This is ‘shift-left’: moving the quality assurance to the left – to the start of the cycle. It means that QAs can work alongside the product owner and the developer to help ensure that the requirement is correct and agree on the acceptance criteria. “This makes our whole life-cycle more efficient because you’ve done much more detection of fault or quality at the beginning of the requirement description,” says Pat. “So by the time the developer starts coding, they’re going to find fewer problems with the requirement.”


Expanding the role

The QA function also extends to exploratory testing. “QAs come up with extra hypotheses, also at the beginning, thinking about the other scenarios we haven’t documented,” says Pat. “They’ll ask ‘does it work in this situation?’ and they may find some edge cases we hadn’t thought about, so they’re coming up with some requirements we’d missed.”


And, name aside, shift-left does not confine QAs to the start of the cycle. They still perform their traditional role at the other end, confirming that the software engineers have met the requirement and fulfilled the acceptance criteria. In practice, therefore, QAs are now available throughout the cycle, helping software engineers as needed to ensure that they are interpreting requirements and acceptance criteria correctly. “The QA becomes a more important person in the delivery squad,” says Pat: “They’re constantly being used.”


Widening the search

Although shift-left has improved the team’s productivity, the shake-up it involves can make recruitment somewhat tricky. For example, software developers are now expected to automate all their tests, whereas beforehand they shared that responsibility. And Pat recognizes that traditional QAs find shift-left to be “a difficult transition.” He continues: “We are essentially asking them to change their job – to move much more to a product view of the world. It’s very difficult to find people who understand it thoroughly.”


To mitigate this challenge, new recruits receive “lots of support on the job,” he says. Access Worldpay bring in QAs with shift-left experience to help new colleagues at the initial, refinement stage – “they help them go through exemplar requirements and acceptance criteria, and we iterate this to keep helping them improve.” QAs and product owners also have a two-day workshop, where external experts go through the whole process and teach them how to find out whether what requirements are viable.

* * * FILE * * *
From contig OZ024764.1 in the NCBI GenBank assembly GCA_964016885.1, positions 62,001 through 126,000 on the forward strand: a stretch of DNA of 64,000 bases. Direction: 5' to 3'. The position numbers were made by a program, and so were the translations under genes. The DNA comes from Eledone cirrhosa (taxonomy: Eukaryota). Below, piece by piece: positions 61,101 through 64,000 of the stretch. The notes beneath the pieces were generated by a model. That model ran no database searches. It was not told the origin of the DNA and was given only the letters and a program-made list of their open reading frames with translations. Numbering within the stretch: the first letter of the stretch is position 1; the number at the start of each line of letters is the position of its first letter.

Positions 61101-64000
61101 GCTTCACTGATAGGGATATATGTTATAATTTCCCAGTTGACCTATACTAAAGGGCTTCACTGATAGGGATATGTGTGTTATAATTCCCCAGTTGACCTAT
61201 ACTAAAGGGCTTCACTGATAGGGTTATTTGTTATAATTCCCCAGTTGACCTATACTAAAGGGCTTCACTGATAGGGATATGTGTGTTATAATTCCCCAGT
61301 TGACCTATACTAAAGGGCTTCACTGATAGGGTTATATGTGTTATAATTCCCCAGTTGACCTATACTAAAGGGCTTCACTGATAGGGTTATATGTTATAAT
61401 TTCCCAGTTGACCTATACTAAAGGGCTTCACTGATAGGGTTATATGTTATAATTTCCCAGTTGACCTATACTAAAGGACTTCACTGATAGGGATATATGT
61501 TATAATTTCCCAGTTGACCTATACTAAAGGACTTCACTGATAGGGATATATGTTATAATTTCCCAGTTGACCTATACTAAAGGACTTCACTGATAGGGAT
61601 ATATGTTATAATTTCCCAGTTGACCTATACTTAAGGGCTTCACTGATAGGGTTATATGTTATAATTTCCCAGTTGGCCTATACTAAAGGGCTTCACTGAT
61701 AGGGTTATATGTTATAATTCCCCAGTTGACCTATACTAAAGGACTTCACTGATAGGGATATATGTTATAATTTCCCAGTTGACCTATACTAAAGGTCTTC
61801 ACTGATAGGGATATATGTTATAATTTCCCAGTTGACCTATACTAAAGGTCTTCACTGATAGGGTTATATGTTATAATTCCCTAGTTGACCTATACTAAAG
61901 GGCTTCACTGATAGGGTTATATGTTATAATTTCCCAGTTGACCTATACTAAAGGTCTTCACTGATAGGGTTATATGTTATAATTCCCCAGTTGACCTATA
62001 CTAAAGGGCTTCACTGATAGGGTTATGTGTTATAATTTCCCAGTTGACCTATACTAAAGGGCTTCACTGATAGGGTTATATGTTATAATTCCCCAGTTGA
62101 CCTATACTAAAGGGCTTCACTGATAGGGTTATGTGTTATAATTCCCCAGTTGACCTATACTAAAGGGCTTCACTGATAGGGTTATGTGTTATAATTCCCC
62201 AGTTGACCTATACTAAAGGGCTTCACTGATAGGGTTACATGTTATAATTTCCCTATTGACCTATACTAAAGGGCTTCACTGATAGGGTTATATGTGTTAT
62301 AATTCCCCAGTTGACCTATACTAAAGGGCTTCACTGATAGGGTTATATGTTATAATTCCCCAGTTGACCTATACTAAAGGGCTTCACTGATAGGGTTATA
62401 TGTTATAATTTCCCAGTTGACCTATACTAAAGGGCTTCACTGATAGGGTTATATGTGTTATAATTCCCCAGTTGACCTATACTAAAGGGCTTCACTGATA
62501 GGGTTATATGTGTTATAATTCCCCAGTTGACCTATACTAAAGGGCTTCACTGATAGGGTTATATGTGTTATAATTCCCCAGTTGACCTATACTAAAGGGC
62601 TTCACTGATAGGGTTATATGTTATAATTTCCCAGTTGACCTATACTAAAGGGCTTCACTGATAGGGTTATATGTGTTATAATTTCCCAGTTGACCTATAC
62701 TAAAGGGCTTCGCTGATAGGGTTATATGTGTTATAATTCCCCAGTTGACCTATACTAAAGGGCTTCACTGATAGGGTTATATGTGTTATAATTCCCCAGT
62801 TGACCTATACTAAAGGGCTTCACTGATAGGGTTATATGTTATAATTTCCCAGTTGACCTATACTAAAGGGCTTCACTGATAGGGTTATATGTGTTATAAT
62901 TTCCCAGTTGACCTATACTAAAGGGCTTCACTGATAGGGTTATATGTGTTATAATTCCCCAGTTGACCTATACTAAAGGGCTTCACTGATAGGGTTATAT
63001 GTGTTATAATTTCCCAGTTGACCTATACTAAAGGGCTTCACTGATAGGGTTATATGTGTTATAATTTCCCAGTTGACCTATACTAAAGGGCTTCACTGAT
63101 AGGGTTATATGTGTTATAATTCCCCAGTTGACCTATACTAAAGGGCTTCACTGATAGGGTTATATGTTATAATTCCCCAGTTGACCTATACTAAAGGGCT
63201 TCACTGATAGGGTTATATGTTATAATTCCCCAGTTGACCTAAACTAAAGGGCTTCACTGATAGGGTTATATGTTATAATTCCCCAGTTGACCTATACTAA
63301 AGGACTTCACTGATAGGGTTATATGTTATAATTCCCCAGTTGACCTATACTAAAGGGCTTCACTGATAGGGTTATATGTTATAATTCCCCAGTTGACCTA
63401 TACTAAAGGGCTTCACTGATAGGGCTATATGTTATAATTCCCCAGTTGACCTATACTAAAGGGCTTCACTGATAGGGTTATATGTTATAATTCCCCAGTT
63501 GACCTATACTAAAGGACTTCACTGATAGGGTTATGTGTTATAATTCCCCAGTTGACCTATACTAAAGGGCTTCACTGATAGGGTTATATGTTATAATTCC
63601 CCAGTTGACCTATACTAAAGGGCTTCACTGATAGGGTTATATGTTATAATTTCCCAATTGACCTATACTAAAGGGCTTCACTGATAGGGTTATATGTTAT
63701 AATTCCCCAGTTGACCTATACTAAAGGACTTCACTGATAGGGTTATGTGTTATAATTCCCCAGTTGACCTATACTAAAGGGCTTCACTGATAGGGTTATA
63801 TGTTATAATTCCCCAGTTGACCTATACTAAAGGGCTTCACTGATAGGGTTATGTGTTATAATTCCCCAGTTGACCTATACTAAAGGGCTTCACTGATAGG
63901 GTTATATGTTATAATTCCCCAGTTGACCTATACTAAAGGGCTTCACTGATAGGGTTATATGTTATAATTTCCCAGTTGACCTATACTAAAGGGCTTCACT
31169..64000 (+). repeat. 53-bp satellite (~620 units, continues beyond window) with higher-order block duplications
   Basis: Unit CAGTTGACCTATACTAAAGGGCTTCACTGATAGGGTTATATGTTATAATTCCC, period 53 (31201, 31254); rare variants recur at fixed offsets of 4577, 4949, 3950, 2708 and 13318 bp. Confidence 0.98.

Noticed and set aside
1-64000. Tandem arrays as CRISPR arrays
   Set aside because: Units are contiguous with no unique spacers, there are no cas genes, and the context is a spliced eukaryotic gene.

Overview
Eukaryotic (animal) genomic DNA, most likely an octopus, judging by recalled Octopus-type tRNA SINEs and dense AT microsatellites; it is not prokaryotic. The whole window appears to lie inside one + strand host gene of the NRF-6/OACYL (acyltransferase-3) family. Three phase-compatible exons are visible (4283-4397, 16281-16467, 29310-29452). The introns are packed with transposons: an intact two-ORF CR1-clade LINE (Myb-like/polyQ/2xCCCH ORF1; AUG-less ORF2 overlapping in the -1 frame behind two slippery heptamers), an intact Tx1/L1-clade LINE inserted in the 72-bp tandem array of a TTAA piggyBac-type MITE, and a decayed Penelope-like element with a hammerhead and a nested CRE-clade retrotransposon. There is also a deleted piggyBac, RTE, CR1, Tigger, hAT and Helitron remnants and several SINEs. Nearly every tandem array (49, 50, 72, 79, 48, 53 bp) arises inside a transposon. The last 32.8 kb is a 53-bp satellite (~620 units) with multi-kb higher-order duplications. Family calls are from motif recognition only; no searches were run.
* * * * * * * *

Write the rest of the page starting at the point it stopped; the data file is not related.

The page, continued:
“A bigger impact”

Pat is convinced that this extra effort is very worthwhile, not least for QAs themselves. “Traditionally, the QA function has been at the wrong end of the process,” he says. “You can feel like you’re an afterthought, pushed into very tight timelines because earlier parts of the process have run over, so you’re just sat there, checking stuff and filing bugs without any feel of the process.” By contrast, he says, shift-left “places you at the front, with a bigger impact on the product definition; it makes you one of the most crucial people within the product you’re trying to deliver. For QAs right now, this is an exciting time.”


Access Worldpay people

Posted by dayo Jul 16, 2019

Access Worldpay is our new set of APIs that is fast, supports simple integrations with fault-tolerant, micro, and scalable services. Our developers have created a set of APIs that are readable by humans and machines, thanks to a simple JSON schema. And with Hypermedia, our APIs simplify complex payment journeys for our customers. Learn more about our APIs here.


Access Worldpay is a project run by developers, for developers. At the center are smart, spirited and supportive people.


What's behind the doors of Access Worldpay?


The project kicked off in 2016 from our London and Cambridge offices. The vision? Creating an easy-to-use platform, powered by our engineers.


In 2018, Worldpay and Vantiv became one organization, and the doors opened for collaborations of many different teams across the ocean. Our colleagues in the US had been working on microservices that offered an excellent opportunity when combined with our Access Worldpay product. This resulted in a unique and inclusive way of working together.


Our engineering squads are responsible for the design, build, release and operation of our APIs and services. This allows for full end-to-end control of the product but also gives people opportunities to grow as teams and individuals. Squads are autonomous and accountable for progress, which makes the project highly flexible.


Teams are working on an API set that is not only the industry standard but also uses a full REST maturity model. Our aim is to build a quality service, guaranteeing 100 percent uptime. Living by the principles such as: “If it’s not tested, it’s broken”, our approach to testing and “Requirements before solutions” means that our APIs and services are quality-assured throughout the development lifecycle.


What’s coming next?


We want you to meet and get to know the people behind Access Worldpay. In the coming weeks, we will be publishing a number of articles. This will include interviews relating to method, processes, and principles we use in and out of development. You can expect to read about topics such as Test-Driven Development (TDD)our approach to Shift-left in QAGrowing in Breath and Depth and many more, stay tuned.